1379 – The Gelderse war ended.
1545 – German Parliament opened in Worms.
1550 – France and England signed the Peace of Boulogne.
1629 – The first game law was passed in the American colonies, by Virginia.
1664 – A charter to colonize Rhode Island was granted to Roger Williams in London.
1720 – In Paris, banking houses closed due to financial crisis.
1765 – Britain passed the Quartering Act that required the American colonies to house 10,000 British troops in public and private buildings.
1792 – Benjamin West became the first American artist to be selected president of the Royal Academy of London.
1828 – The Philadelphia & Columbia Railway was authorized as the first state owned railway.
1832 – Mormon Joseph Smith was beaten, tarred and feathered in Ohio.
1837 – Canada gave blacks the right to vote
1848 – A state of siege was proclaimed in Amsterdam.
1868 – Metropolitan Life Insurance Company was formed.
1878 – The British frigate Eurydice sank killing 300.
1880 – The first “hail insurance company” was incorporated in Connecticut. It was known as Tobacco Growers’ Mutual Insurance Company.
1882 – In Berlin, German scientist Robert Koch announced the discovery of the tuberculosis germ (bacillus).
1883 – The first telephone call between New York and Chicago took place.
1900 – Mayor Van Wyck of New York broke the ground for the New York subway tunnel that would link Manhattan and Brooklyn.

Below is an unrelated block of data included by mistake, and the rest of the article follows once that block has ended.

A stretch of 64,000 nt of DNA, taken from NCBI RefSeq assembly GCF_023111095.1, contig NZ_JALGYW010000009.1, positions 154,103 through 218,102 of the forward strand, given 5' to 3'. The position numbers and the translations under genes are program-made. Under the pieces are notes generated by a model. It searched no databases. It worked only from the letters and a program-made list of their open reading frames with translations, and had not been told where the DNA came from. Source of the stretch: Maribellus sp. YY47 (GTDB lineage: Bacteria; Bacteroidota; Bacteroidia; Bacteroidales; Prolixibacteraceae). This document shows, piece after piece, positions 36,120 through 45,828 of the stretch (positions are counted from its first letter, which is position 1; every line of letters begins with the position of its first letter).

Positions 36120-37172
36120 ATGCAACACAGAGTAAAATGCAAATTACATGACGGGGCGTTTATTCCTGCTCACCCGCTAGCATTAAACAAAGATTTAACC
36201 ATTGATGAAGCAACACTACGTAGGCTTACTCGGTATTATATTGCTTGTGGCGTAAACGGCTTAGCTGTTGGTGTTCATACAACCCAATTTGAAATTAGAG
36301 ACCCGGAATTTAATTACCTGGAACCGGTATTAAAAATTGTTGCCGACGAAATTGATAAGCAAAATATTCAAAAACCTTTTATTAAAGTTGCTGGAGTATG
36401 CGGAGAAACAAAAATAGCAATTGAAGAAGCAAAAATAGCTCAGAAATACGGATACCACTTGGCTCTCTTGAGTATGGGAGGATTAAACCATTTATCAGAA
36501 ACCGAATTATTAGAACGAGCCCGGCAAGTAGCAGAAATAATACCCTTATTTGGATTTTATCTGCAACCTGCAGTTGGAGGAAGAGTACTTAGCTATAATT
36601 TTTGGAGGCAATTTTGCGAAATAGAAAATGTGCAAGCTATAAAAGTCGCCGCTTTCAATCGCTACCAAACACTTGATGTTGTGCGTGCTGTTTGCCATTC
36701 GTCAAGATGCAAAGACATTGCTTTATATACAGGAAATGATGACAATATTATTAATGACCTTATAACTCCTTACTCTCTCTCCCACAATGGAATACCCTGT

1900 – In New Jersey, the Carnegie Steel Corporation was formed.
1904 – Vice Adm. Tojo sank seven Russian ships as the Japanese strengthened their blockade of Port Arthur.
1905 – In Crete, a group led by Eleutherios Venizelos claimed independence from Turkey.
1906 – In Mexico, the Tehuantepec Istmian Railroad opened as a rival to the Panama Canal.
1906 – The “Census of the British Empire” revealed that England ruled 1/5 of the world.
1911 – In Denmark, penal code reform abolished corporal punishment.
1920 – The first U.S. coast guard air station was established at Morehead City, NC.
1924 – Greece became a republic.
1927 – Chinese Communists seized Nanking and break with Chiang Kai-shek over the Nationalist goals.
1932 – Belle Baker hosted a radio variety show from a moving train. It was the first radio broadcast from a train.
1934 – U.S. President Franklin Roosevelt signed a bill granting future independence to the Philippines.
1938 – The U.S. asked that all powers help refugees fleeing from the Nazis.
1944 – In Rome, The Gestapo rounded up innocent Italians and shot them to death in response to a bomb attack that killed 32 German policemen. Over 300 civilians were executed.
1946 – The Soviet Union announced that it was withdrawing its troops from Iran.
1947 – The U.S. Congress proposed the limitation of the presidency to two terms.
1954 – Britain opened trade talks with Hungary.
1955 – Tennessee Williams’ play “Cat on a Hot Tin Roof” debuted on Broadway.
1955 – The first oil drill seagoing rig was put into service.
1960 – A U.S. appeals court ruled that the novel, “Lady Chatterly’s Lover”, was not obscene and could be sent through the mail.